Years later, while exploring various shows on Netflix I saw they offered 30 episodes of the FBI Files. The full show is seven seasons and number well over 100 episodes. So what Netflix offers is but a fraction. Nevertheless, these thirty episodes offer a good sample of the overall tone of the show and is worth commenting on.

One of the effects on me after watching the show was anxiety. The FBI Files portrays everyday families in safe neighbors getting abducted, robbed, and murdered. Strangers, romantic partners, family members, and friends are all guilty culprits in the show. The show frequently portrays the victims of the crime as the most innocent people on the earth.

This caused me to double check our security system at our house and lock doors every night. I even noticed myself staring down people who walked by our house throughout the day. I don't want to sound like I was on edge, but realizing that right now as you read this people are suffering at the hands of others. This leads to two thoughts.

First, the security we enjoy is a blessing but is not absolute. Innocent people suffer. At any moment our lives can change dramatically. Whether it be the result of some heinous crime often portrayed on The FBI Files or through some other crisis, security is not absolute. If you are reading this in the safety of your home without fear of danger, you are lucky indeed. As such we have much to be thankful for.

Scripture is clear that the state's primary role is to protect its citizens. One of the ways Caesar does this is through law enforcement. It is striking how often the FBI agents would speak of the victims and their families in affectionate terms - almost as if they had known them all their lives. The show highlights the genuine concern on the part of law enforcement of stopping at nothing to keep their communities safe. We are safe tonight because people put their lives in the line to keep us safe. Let us be thankful for them.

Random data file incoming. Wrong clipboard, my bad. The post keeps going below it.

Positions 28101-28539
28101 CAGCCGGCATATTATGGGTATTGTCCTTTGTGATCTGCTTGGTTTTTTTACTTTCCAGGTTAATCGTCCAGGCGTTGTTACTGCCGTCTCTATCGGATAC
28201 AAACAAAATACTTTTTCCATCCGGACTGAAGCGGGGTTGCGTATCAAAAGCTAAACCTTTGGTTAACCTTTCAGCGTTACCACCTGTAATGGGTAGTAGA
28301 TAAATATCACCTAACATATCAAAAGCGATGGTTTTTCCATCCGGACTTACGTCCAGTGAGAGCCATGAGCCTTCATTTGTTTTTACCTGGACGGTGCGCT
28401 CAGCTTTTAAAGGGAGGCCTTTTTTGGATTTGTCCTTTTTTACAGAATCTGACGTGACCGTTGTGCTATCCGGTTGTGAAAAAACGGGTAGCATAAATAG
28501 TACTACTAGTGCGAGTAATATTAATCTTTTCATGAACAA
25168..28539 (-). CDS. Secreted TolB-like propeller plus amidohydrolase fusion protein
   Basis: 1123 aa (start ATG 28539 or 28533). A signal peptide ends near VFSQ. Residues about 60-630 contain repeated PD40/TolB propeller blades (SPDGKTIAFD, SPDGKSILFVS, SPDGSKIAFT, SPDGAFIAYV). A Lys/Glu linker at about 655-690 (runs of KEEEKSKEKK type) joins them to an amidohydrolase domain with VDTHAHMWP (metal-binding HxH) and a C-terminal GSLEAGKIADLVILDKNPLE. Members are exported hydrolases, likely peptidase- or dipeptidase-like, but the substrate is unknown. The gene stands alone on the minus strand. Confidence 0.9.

Secondly, this world is dark and full of wicked people. Christianity affirms the Fall of humanity. In us is a wicked creature. The FBI Files feature criminals with various motivations behind their crimes. None of them are justified. All of their crimes were evil. Yet such a show would not exist if it were not so common. We live in a very wicked world where wicked men and women murder, torture, abduct, rape, and harm others.

If you deny the doctrine of sin or believe that inside the heart of every person is goodness, then a show like this will suggest otherwise. Humans do great things yet we can just as easily commit horrendous acts of injustice against the innocent.

It is here we must emphasize Jesus. He entered into our dark world as the Light. In our darkness we crucified the Light but his resurrection ensured that Light has and will win.

In the end, I pray that the church is present in each moment of tragedy whether portrayed on a TV documentary show or not. The gospel brings comfort and provides answers for those trapped in crime or the victims of it. It is our job to take the Light into the darkest corners. Let us be sure we are doing that.


Below is an episode of The FBI Files. This one regards the hunt for the Unibomber.




For more:
Christianity and the Small Screen: "Smallville"